Let’s think a little bit about business strategy. What are the key reasons that you would develop a business strategy in the first place?
Well, first of all, let’s think about the definition of business strategy.
A business strategy is a methodology or the way in which an organization positions themselves–so that they win in their particular sector, marketplace or environment in which they operate.
It’s important to have this business strategy because there are a number of different ways in which an organization operates at any time, and defining how they’re going to position themselves and how they’re going to win is critically important.
It also plays to harmony within the organization…
Quite often employees will suggest that there is no business strategy–or they’re certain that it’s not communicated and, that being the case, then nobody really knows what they’re aiming for!
To create a harmonious environment within an organization, it’s imperative that we undertake a robust strategic approach that is a forward-thinking, advanced view of how the world works.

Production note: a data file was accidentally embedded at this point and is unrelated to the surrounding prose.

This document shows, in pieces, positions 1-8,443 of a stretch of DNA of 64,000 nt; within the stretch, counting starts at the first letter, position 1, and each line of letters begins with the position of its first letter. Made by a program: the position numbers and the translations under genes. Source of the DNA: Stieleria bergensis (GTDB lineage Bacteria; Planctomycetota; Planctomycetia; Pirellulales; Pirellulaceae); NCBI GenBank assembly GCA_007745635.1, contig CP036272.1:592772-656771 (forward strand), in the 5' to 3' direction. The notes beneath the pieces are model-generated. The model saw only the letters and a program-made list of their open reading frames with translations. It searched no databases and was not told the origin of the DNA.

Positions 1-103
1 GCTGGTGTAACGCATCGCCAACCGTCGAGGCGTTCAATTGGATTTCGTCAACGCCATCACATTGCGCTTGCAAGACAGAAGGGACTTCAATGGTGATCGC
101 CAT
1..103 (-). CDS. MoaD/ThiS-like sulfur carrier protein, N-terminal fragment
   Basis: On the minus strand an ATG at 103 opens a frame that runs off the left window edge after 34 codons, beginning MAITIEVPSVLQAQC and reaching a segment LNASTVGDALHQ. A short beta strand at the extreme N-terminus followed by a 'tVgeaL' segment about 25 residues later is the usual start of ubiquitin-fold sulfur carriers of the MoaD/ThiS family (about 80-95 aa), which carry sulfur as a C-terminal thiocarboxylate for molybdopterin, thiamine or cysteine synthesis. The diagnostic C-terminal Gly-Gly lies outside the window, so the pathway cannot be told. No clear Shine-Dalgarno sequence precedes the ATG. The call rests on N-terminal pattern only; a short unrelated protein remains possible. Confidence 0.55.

It’s not just about how we’re going to win today, but it’s how the marketplace is evolving for tomorrow and what does our position look like tomorrow to be able to win in the space?
A forward-thinking approach is critical. Finally, it’s how are we going to gain a marketplace advantage.
Clearly, most organizations operate in marketplaces where there is intense competition. So, quite frankly, how are you going to differentiate yourself to win in your marketplace?
You need to adapt the business strategy to align with the overarching vision and goals of your organization.
In many ways, the business strategy can be crafted at the same time as the organizational goals & strategy.
You want to be able to, especially in larger organizations, have a robust way to communicate the strategy to your population, or to your employees.
In fact, you may want to communicate it more widely than that, across your various stakeholders.
Whether they be shareholders or suppliers–they need to know exactly the direction you’re going down, to be able to help you along the way.
Then, think about execution–there needs to be alignment between goal setting and how you intend on taking it to market and making it a reality.